Hey look, I am back. I could bemoan the insidious forces that have kept me from blogging, but I seem to know so many people who have been sick, injured, or lost loved ones in recent months, it really does not seem to become me to complain. And that was even without reading the paper this morning. Anyway, it’s a new year, a new semester, a new decade, so let’s get started.
Having been to more than my share of very sparsely-attended indie rock shows and history conference panels, the thought has occurred more than once that “mid-career” academic historians have much in common with a lot of the veteran indie musicians I go to see: well-known within a certain dispersed circle of cognoscenti, perhaps even established in certain way, but doing something too particular in its appeal to ever achieve more than the most modest sort of popularity. Most historians like most bands still have to set up and load their own equipment, and while it saddens me that we historians don’t usually get to perform in dive bars, the bathrooms in conference hotels are usually cleaner.
Then there is the economics of our respective types of publication. My reminder of the similarities here , admittedly not too recent at this writing, was this very informative post byTim Quirk of Too Much Joy, critiquing his band’s royalty statement.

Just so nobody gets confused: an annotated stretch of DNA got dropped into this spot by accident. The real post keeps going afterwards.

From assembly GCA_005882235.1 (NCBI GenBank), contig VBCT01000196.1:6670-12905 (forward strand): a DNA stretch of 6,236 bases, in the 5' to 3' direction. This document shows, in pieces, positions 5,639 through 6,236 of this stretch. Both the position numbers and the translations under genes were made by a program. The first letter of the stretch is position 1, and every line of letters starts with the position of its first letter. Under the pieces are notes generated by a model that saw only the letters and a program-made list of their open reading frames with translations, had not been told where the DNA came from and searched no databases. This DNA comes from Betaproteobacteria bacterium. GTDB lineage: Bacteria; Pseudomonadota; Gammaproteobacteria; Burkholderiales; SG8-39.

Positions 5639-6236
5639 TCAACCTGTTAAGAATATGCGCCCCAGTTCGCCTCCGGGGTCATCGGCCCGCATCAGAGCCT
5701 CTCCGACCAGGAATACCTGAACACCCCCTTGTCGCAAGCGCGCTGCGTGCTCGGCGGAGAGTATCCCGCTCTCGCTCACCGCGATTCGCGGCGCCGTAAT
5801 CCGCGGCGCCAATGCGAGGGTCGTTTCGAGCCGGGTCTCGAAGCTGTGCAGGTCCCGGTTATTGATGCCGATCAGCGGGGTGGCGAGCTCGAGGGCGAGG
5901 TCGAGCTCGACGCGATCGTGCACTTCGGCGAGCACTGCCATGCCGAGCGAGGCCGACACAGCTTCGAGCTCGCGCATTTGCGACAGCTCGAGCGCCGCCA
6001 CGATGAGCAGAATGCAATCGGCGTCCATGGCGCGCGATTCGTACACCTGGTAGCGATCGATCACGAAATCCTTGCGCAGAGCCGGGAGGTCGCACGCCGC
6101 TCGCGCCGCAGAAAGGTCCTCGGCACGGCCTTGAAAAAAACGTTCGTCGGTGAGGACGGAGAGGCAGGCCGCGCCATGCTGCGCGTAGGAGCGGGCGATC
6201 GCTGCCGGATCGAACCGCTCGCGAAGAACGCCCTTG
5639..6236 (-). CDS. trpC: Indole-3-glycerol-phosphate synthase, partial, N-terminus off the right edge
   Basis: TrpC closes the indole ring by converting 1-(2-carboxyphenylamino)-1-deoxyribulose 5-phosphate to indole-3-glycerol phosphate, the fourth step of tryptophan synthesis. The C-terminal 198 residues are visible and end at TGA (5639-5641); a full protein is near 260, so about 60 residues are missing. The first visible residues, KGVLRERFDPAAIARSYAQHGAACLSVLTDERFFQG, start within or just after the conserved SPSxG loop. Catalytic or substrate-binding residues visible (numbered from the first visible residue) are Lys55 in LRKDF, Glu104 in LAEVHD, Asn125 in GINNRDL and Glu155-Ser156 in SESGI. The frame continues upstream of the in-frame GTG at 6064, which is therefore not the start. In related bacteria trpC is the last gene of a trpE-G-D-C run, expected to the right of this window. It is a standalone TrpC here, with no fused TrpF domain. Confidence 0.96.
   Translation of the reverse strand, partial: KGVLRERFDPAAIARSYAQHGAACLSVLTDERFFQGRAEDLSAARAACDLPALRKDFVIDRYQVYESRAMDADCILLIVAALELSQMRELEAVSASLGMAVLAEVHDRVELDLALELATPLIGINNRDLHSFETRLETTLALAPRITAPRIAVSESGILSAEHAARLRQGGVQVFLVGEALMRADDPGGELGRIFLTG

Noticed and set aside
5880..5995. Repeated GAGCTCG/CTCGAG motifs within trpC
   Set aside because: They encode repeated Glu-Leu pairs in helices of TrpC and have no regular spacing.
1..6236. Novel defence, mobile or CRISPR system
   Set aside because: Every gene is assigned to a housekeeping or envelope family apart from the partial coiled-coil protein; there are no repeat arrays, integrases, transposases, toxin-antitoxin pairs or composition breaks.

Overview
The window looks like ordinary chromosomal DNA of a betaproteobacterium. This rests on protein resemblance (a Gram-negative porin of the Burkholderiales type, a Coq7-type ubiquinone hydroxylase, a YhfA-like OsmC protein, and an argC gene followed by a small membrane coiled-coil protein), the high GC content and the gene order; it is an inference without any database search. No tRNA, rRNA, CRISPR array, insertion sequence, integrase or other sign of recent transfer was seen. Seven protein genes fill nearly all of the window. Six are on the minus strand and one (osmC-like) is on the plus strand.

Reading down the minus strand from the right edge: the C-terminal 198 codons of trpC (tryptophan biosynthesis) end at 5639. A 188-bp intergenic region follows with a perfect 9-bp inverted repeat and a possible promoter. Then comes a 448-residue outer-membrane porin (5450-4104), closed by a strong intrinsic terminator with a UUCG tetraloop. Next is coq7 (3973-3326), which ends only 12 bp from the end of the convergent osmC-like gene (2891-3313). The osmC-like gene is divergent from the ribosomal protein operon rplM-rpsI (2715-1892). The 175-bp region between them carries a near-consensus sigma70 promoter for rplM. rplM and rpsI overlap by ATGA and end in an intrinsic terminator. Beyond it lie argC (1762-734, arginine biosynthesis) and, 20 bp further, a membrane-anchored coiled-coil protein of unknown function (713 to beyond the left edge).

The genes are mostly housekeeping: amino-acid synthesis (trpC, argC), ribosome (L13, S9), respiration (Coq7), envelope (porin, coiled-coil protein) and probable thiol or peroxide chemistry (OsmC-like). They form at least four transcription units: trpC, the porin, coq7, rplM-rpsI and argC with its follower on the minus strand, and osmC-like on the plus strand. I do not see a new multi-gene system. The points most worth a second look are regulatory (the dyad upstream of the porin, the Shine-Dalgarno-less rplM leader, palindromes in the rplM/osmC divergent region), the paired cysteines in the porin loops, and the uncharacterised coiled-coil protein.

From Tim Quirk, I learned a new term (new to me) major record labels used to denote those never-hit-it-big back catalog bands that they authorize themselves to ignore and abuse: “unrecouped.” This means bands whose sales, according to major label accounting, never paid back their advance and promotional costs. (According to the statement, Too Much Joy’s account with with Warner Brothers stood at $62.47 in royalties with an unrecouped balance of $395,277.18.) Historians lucky enough to find teaching jobs and get tenure do enjoy some job security that bands who had a couple of songs on alt-rock radio in the early 90s might not, but we also live in danger of remaining “unrecouped” and thus powerless when it comes to dealing with the publishers and their self-serving accounting practices.
Now playing: The Low Anthem – To the Ghosts Who Write History Books